The Trump administration is implementing a “crisis response force” at the U.S.-Mexico border in preparation for the likelihood of a large influx of migrants.
Customs and Border Protection (CBP) announced Friday that roughly 160 active duty soldiers will be repositioned to two ports of entry along the southern border to assist the agency. Around 80 personnel will be sent to El Paso, while another 80 will be sent to California.
The administration’s decision to move military police support stems from the 9th Circuit Court of Appeals’ decision to block Migrant Protection Protocols — a program that keep thousands of asylum seekers in Mexico — in California and Arizona beginning March 12.
Senior CBP officials, in a conference call with reporters on Friday, cited concerns that the court decision will not only instigate a large-scale influx of migrants that the agency will be unable to control, but could also contribute to the possible spread of coronavirus at the border.
“As demonstrated last Friday, following the 9th Circuit’s [Migrant Protection Protocol] ruling announcement, the balancing between facilitating the flow of legitimate trade and travel while upholding our national border security mission and the safety of the public and our personnel is delicate,” a senior CBP official said Friday.
“CBP ports of entry are not designed or equipped to handle extremely large groups of travelers arriving at the same time, and temporary closure of a [port of entry] is contemplated as an extreme option as necessary for public safety and border security,” the official continued.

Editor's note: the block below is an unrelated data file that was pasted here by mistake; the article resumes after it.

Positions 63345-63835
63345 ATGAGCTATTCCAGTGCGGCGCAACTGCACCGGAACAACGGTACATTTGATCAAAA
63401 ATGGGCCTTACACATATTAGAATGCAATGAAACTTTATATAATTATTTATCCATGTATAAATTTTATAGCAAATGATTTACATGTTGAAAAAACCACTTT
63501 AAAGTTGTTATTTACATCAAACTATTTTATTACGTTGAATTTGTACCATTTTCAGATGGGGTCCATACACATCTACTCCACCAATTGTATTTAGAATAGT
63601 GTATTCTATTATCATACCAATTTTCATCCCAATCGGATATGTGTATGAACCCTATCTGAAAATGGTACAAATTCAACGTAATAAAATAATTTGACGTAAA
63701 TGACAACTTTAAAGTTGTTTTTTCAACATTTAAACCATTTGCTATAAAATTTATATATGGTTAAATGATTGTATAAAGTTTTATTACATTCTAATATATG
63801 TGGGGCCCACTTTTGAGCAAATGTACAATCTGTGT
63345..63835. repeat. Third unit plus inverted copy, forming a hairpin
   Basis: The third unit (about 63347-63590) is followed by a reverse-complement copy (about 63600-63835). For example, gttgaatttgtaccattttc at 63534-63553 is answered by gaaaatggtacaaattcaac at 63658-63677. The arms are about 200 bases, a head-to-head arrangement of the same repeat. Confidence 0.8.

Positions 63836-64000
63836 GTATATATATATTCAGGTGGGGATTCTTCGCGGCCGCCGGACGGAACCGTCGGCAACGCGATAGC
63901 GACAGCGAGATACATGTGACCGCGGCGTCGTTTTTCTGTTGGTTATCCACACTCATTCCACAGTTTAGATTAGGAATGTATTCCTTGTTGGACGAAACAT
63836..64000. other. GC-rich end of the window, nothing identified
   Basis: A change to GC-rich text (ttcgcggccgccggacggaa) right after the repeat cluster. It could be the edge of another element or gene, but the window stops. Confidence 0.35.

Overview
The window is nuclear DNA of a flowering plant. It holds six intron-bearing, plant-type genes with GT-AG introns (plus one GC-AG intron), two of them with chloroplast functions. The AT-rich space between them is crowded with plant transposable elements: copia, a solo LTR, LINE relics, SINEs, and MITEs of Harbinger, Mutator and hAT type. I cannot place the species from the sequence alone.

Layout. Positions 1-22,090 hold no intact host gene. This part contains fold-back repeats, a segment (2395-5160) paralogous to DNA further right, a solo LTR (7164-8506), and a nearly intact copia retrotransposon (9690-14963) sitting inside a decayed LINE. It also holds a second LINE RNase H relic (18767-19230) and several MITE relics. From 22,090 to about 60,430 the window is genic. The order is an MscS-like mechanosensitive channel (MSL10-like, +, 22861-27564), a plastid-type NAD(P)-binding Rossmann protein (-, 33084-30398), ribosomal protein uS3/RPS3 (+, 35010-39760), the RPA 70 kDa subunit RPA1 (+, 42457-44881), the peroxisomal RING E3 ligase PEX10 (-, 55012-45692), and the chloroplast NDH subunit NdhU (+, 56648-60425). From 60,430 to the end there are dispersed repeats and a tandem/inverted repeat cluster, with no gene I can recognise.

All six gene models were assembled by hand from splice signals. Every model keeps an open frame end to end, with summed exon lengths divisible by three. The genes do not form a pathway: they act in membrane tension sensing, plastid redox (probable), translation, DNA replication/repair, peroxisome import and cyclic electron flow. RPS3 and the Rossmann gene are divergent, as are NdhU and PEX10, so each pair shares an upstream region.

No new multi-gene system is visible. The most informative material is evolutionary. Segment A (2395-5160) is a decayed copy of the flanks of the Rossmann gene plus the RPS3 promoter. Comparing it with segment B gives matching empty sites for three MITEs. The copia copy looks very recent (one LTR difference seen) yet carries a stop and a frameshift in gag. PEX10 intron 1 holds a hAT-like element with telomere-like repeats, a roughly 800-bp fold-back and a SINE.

Since launching Migrant Protection Protocols in January 2019, the program has become the Trump administration’s most effective tool at controlling the U.S immigration crisis. MPP requires most non-Mexican nationals who claim asylum at the U.S. southern border to wait in Mexico for the entirety of their court proceedings.
Since its inception, MPP has redirected tens of thousands of migrants back across the border to wait in Mexico, mostly eliminating the possibility for them to be released into the interior of the U.S.
Friday’s announcement marks a back-and-forth between the 9th Circuit Court of Appeals and the administration.
The federal appeals court on February 28 blocked the administration’s Migrant Protection Protocols — also known as the Remain in Mexico program — across the entire southern border. This led to a large number of migrants rushing the border, and prompted U.S. immigration officials to temporarily shut the border down.
The court ruling was quickly put on hold, allowing the program to remain in place. However, on Wednesday the court ruled that it will block the program down in Arizona and California — two states under its jurisdiction — beginning on March 12, unless the Supreme Court weighs in beforehand. (RELATED: Illegal Alien Spotted On Greyhound Bus Two Weeks After Company Banned Border Patrol Inspections)
The Department of Justice has issued a stay application with the Supreme Court, but it’s not clear if the nation’s highest court will act before the due date.
“Based on the pending [Migrant Protection Protocol] decision, continued concerns of large groups attempting to enter through [ports of entry], and COVID-19 containment and mitigation concerns, CBP has activated the crisis response force,” the senior CBP official said. This force will provide military police support, engineering support, and aviation support, the official noted.
The crisis response force will be implemented “no later than March 7” and last for two weeks.
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